Iran has been making a concerted effort to establish itself as the leading state in the Middle East. In pursuit of this strategic goal, Khamenei and Iranian President Ahmadinejad have been actively antagonizing the United States over their nuclear program in order to portray Iran as a nation that must be reckoned with. Simultaneously, the Iranians have used Hezbollah to wage a proxy war against Israel, and the Shiites in southern Iraq to foment unrest that threatens the fragile government in Baghdad.

The conflict in Lebanon and the increasing Shiite-Sunni violence are meant to further demonstrate to the west that Iran has the ability, and the will, to destabilize the entire region for political gain. With the United States out of Iraq, there would be little to stop the Iranians from turning Iraq into a satellite state that could help cement Iran's hegemony in the Middle East.

Muqtada al-Sadr has been a thorn in the side of the United States since the invasion of Iraq in March 2003. His Mehdi Army has confronted U.S. and coalition troops in battle and his followers are largely responsible for the Shiite death squads attacking the Sunni minority and pushing Iraq closer to all-out civil war. Al-Sadr is closely aligned with the Shiite leadership in Iran and he has consistently called for the withdrawal of all U.S. forces from Iraq. The absence of U.S. troops would allow Al-Sadr's militia to conduct a genocide campaign against the Sunnis while providing Iran with additional leverage over the government in Baghdad.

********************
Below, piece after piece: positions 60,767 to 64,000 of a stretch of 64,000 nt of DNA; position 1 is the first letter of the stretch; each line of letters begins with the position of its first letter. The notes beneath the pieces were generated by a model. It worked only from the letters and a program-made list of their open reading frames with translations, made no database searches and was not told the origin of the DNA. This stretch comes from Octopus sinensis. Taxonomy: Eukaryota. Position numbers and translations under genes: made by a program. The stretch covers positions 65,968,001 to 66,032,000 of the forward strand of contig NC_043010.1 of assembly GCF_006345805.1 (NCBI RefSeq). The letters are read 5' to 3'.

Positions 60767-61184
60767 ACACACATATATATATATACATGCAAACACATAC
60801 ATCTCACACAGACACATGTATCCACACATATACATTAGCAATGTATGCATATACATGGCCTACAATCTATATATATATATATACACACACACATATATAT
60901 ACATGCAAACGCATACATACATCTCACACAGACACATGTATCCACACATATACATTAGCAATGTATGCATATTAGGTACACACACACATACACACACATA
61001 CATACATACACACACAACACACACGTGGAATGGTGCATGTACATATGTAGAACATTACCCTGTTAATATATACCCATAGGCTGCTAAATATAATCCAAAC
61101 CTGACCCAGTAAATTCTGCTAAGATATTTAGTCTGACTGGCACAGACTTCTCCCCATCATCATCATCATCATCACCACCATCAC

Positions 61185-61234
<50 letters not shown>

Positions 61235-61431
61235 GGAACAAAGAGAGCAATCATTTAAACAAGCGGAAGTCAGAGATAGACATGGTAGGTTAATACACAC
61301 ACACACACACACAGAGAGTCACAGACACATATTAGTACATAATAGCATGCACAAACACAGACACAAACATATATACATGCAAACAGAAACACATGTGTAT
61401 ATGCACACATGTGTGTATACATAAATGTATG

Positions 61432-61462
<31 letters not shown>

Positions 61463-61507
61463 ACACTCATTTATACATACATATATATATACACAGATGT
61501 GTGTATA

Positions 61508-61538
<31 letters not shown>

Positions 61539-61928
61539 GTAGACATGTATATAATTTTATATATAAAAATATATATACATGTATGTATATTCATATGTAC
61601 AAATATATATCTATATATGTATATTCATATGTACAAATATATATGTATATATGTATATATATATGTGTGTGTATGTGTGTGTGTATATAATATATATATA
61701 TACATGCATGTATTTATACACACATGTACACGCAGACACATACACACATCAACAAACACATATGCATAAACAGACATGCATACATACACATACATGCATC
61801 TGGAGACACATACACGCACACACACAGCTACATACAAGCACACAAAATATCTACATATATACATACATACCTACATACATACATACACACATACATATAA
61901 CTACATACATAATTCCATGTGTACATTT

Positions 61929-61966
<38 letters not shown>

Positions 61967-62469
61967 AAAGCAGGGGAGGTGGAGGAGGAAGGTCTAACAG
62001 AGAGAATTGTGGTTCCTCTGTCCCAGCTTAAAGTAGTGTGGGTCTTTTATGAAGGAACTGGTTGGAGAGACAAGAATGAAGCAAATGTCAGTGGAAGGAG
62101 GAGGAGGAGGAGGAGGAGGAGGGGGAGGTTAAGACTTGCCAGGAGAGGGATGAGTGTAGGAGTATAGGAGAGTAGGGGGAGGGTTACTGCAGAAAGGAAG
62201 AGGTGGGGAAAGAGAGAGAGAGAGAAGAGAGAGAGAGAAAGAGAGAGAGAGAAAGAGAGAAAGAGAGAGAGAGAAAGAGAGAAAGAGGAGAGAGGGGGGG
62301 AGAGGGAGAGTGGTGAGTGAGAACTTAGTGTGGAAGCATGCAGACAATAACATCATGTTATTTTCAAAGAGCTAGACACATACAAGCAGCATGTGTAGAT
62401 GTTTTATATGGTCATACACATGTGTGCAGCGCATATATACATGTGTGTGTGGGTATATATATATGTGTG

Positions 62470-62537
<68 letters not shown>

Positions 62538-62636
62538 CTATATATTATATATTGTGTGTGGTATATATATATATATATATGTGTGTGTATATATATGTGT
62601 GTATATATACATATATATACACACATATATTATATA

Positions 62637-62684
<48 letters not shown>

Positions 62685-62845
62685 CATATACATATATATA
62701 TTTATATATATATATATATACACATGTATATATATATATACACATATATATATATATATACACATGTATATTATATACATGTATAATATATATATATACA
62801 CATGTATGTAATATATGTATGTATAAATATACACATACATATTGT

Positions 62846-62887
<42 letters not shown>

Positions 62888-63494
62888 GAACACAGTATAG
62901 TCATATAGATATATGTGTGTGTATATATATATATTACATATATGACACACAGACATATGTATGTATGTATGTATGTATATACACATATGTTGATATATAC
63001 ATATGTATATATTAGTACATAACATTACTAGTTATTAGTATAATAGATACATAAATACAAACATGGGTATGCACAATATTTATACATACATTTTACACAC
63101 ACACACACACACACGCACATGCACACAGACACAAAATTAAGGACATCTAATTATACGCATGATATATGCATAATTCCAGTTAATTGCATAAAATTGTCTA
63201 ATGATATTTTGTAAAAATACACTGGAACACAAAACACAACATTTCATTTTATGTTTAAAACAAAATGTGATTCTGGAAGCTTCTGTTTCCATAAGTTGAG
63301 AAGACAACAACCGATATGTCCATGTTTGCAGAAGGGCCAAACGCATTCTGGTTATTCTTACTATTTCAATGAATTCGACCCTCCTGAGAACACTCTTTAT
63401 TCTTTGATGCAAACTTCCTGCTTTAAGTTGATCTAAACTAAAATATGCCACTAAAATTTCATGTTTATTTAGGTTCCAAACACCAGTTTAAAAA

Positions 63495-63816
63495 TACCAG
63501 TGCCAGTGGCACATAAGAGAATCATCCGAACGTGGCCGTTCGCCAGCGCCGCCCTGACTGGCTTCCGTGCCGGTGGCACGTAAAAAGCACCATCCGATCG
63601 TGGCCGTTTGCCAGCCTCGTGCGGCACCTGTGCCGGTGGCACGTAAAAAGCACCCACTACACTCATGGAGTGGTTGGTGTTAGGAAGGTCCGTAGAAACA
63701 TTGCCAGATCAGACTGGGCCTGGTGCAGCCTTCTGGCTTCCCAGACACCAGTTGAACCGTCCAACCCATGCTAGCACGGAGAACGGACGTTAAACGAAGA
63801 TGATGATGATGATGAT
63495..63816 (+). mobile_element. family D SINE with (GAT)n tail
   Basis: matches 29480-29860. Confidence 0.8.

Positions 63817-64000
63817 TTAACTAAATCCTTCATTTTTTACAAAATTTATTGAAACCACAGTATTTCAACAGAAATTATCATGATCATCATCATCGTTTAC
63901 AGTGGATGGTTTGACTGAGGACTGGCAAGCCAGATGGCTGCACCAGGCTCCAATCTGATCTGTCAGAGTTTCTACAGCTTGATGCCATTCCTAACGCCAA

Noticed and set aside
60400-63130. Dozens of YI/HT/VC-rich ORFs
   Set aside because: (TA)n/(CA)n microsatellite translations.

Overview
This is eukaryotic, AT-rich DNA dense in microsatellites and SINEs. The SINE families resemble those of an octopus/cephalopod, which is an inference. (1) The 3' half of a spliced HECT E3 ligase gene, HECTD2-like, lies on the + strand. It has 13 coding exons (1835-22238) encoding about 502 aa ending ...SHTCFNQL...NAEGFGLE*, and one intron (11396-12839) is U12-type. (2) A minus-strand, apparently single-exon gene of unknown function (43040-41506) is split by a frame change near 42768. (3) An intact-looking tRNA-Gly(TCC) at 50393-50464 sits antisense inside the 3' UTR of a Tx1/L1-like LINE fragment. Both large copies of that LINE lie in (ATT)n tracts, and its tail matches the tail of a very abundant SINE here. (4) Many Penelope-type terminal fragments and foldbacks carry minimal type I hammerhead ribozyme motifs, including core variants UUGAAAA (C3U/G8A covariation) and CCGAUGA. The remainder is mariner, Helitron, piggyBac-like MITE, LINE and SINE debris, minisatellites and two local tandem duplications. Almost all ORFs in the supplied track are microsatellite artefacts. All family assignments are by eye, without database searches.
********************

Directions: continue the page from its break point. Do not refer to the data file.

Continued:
Finally, Islamic extremists from all over the world have traveled to Iraq to join the battle against the United States and the west. Al-Qaeda in Iraq and various other fundamentalist groups, while constituting a minority of the Iraqi insurgency, are determined to take advantage of the current chaos to wage war on anyone, Iraqis included, who opposes the formation of an Islamic state. The withdrawal of American troops from Iraq would embolden the jihadists, who would then take advantage of the power vacuum to promote Islamic rule similar to that of the Taliban in Afghanistan.

Finish reading page two here to see those that are opposed to an immediate troop withdrawal, excluding those in the repubican party and their reasons why.

Now before addressing the ramifications of an immediate withdrawal, let us take a look at what history should have taught us.... Somalia, 1993.